I love a traditional Thanksgiving dinner: the turkey, the mashed potatoes, the assortment of pumpkin desserts I can sample. I love to eat, so naturally, any holiday that assures vast quantities of food is rated pretty high on my list.
But there’s one “tradition” I’ve noticed in my family during Thanksgiving: the tradition of the men in the family sitting idly by, watching TV and talking in the living room, while the women slave over the food in the kitchen. For years, I’ve watched as my mom cleans the house, cooks the turkey, mashes the potatoes, makes the banana pudding, and does a myriad of other dinner-related tasks.
Meanwhile, my dad sits passively, barely offering to help.
Once the relatives arrive, the men bolt to the living room where there’s football and comfy couches, while my aunts and granny help my mom with the food. By the time everything is ready to eat, the women are sweaty, my mom is exhausted from a whole day of preparation, and the men haven’t come into the kitchen once to help.
Cooking and serving a huge meal is one thing; cleaning up after everyone is done eating is another project in itself. The women return to the kitchen to wash plates and silverware and load up leftovers. It seems like the women in my family spend more time laboring over the feast than they do enjoying it.
I don’t like this, and I want it to change.
To my dad, my uncles, and my grandfather is it too much to ask that you get off your asses and come wash a dish or two? Is it too much to help clear the counter of the various containers of food after everyone is done eating? Why, on a day of family, do you alienate those with uteruses to the kitchen while you watch grown men tackle each other on a field and yell about touchdowns?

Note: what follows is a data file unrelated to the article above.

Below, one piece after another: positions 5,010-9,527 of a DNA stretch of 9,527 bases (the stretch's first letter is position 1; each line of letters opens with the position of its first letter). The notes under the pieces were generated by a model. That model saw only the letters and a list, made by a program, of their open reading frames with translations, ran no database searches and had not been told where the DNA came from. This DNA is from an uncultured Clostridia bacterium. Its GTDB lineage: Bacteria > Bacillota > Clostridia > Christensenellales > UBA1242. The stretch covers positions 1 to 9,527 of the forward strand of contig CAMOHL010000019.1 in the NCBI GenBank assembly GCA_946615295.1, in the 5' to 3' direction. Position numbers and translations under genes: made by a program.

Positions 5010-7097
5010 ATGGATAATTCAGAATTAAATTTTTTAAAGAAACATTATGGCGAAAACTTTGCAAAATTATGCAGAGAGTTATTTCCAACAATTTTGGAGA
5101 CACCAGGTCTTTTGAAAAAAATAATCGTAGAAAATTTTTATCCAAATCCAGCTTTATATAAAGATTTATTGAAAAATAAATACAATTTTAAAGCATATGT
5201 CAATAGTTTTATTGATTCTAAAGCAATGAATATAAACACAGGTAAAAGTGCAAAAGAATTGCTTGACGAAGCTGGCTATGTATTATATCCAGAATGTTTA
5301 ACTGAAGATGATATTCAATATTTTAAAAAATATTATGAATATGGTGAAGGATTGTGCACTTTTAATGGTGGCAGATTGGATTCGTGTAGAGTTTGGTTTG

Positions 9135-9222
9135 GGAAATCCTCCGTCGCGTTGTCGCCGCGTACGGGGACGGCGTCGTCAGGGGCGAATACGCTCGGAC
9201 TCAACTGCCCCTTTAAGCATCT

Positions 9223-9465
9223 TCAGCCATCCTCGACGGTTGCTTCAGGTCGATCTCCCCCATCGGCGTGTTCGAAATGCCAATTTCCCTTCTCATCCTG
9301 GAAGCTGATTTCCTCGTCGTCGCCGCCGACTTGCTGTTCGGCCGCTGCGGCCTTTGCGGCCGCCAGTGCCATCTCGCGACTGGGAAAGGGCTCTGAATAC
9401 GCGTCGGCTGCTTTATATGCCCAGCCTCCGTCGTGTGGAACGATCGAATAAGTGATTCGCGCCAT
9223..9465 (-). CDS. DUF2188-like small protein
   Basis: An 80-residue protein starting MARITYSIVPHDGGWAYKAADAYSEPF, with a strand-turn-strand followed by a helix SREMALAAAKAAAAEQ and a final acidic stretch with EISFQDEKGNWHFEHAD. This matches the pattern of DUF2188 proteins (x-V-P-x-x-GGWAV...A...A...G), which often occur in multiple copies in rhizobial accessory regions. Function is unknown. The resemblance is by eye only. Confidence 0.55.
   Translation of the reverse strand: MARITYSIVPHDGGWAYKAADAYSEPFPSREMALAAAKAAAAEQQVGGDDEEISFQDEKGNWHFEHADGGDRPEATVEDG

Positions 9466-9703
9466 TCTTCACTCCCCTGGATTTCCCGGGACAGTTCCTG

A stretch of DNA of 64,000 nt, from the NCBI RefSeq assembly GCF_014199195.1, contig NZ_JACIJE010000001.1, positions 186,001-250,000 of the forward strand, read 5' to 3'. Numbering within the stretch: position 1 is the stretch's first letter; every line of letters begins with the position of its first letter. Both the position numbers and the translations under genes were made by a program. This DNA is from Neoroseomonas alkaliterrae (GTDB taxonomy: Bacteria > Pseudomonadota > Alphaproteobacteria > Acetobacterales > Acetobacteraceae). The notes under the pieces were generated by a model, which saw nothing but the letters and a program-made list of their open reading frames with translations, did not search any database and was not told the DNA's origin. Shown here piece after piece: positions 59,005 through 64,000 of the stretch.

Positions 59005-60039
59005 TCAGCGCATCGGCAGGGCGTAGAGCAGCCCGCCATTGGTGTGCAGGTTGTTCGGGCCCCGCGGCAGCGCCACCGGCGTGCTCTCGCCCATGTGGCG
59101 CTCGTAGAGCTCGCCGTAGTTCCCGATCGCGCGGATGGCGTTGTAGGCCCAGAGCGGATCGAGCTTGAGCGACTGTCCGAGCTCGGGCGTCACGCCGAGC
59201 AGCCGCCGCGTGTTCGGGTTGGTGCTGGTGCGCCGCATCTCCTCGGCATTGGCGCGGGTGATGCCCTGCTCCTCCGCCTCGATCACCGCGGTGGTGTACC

I hate that “women’s work” has been so degraded that even during Thanksgiving dinner when there are a million details that need tending to, the men still just assume that the women will handle them. I get frustrated when I see my mom wiping sweat from her forehead because the kitchen is sweltering while the male relatives relax comfortably in the other room.
Women are not here to serve you. Do not automatically assume that since they are prepping your food in the kitchen, that they love doing it. Don’t think for a second that there isn’t some resentment there. After a long day of cooking, cleaning, serving, washing dishes, and putting silverware away, the least you can do is offer to clean up so the women can sit down, rest, and enjoy themselves.
I want to break this cycle. If I’m ever married, you can be damn sure my husband will be in the kitchen, slaving away right along with me, dehydrated from the heat of the oven and the simmering pots on the stove. The male relatives will be told – not asked – to help with the seemingly endless dirty dishes. The younger male cousins will see that housework and cooking are not chores specifically delegated to women; rather, they are life skills that men need to learn and participate in as well. If I host Thanksgiving dinner, men won’t get a free pass to sit on the couch.
If you’re a man who is reading this, and you come to the sudden realization that you’ve rarely pulled your weight at Thanksgiving, or any other holiday gathering, for that matter, make it a point this year to step up and take some of the burden off of the women in your family who are cooking and feeding you.